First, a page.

Wednesday, 4 November 2009
The Brooklyn-Queens Expressway is an incidental 12.7 miles of urban roadway built over the course of several decades (1939-1964), spear-headed by the master architect Robert Moses to accommodate for the increase of commercial and commuter traffic in New York City's outer boroughs. The roadway was a painstaking piecemeal project, poorly planned, badly built, and relentlessly encumbered by the obvious obstacles of the era: red tape, neighborhood protests, World War II, and a congested borough whose sequestering layout proved ill-fitting for the automobile. The resulting expressway-a pockmarked, serpentine, congested BQE-has become one of Brooklyn's most notable icons of urban blight. And, for Sufjan Stevens, an object of unmitigated inspiration.
The official album release of The BQE follows nearly two years after its original performance at BAM, providing the songwriter (and his various collaborators) ample time to wrestle out all the thematic incarnations of the project, and to attempt an appropriation of Wagner's Gesamtkunstwerk ("total work"). The resulting album might be best described as a grand creative franchise-incorporating movie, symphony, comic book, dissertation, photography, graphic design, and a 3-D Viewmaster® reel-in which a songwriter's interrogation of one of New York's ugliest landmarks expands athletically to forums and formulas outside of the song itself. In fact, the BQE is everything but a song...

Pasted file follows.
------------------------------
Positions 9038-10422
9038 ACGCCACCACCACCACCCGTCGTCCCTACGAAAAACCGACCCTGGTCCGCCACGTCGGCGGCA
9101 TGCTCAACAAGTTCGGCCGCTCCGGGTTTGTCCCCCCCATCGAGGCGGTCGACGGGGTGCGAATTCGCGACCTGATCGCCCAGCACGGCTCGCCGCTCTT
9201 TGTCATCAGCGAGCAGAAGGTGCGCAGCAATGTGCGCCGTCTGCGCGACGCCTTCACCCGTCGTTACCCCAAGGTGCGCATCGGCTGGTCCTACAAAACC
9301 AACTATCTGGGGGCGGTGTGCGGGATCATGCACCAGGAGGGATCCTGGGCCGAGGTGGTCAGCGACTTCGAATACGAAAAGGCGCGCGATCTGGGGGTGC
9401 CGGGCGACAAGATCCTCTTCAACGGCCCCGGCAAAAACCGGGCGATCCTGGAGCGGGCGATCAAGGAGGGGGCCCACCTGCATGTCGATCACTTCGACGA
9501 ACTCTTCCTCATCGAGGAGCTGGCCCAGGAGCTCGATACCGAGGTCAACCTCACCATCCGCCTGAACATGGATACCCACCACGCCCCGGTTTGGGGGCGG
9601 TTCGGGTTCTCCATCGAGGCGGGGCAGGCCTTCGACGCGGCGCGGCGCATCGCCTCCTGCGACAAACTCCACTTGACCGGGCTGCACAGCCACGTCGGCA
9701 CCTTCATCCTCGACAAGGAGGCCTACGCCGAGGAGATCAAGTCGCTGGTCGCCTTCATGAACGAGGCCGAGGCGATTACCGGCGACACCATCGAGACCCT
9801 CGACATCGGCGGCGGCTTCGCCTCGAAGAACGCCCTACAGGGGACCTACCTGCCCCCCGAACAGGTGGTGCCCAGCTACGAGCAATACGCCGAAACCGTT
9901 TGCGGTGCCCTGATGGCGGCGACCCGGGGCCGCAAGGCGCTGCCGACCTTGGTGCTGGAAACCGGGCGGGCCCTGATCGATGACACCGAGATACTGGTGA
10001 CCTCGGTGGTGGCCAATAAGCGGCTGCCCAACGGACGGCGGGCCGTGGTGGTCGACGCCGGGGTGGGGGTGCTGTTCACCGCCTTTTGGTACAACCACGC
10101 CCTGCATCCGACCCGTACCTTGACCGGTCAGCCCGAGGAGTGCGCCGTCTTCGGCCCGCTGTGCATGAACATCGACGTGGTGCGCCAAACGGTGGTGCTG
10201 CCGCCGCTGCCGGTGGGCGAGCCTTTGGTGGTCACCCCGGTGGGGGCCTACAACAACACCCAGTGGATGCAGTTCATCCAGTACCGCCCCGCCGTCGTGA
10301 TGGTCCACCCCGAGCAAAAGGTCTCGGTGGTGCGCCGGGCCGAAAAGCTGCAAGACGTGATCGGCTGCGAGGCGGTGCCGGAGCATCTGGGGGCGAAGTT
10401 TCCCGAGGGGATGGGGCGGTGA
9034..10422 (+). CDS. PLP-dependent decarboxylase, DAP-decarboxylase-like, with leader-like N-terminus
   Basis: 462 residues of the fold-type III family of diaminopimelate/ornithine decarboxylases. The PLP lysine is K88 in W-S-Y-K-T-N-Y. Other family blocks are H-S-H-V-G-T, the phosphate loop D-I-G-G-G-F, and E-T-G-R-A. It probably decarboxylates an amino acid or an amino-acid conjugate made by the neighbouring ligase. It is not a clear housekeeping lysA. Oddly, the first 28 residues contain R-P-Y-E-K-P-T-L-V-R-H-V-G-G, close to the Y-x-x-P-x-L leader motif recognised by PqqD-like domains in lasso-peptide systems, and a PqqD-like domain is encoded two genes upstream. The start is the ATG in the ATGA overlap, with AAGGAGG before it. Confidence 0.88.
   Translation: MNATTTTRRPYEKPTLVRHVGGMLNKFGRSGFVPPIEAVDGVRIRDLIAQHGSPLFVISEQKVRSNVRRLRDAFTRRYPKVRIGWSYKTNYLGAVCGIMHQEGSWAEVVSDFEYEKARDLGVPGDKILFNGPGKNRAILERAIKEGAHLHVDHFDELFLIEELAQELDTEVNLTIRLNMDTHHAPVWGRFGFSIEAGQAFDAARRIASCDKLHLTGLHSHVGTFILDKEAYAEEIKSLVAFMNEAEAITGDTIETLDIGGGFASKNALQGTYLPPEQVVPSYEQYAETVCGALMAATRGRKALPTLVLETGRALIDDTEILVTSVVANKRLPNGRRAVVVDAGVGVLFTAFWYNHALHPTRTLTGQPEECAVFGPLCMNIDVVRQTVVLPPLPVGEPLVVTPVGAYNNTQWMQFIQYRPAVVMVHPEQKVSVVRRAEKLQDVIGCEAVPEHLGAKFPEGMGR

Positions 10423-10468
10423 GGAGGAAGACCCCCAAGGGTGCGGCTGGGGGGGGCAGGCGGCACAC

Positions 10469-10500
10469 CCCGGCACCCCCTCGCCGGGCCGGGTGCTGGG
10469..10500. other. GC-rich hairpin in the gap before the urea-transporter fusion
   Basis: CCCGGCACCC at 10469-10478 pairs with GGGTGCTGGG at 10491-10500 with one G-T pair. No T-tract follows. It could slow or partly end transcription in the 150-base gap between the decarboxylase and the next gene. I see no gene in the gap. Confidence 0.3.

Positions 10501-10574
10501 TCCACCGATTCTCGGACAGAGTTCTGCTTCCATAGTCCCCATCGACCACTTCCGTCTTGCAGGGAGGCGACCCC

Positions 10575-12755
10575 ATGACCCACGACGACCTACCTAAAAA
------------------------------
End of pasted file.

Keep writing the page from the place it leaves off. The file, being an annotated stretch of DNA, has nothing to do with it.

Sufjan Stevens - The BQE (Asthmatic Kitty)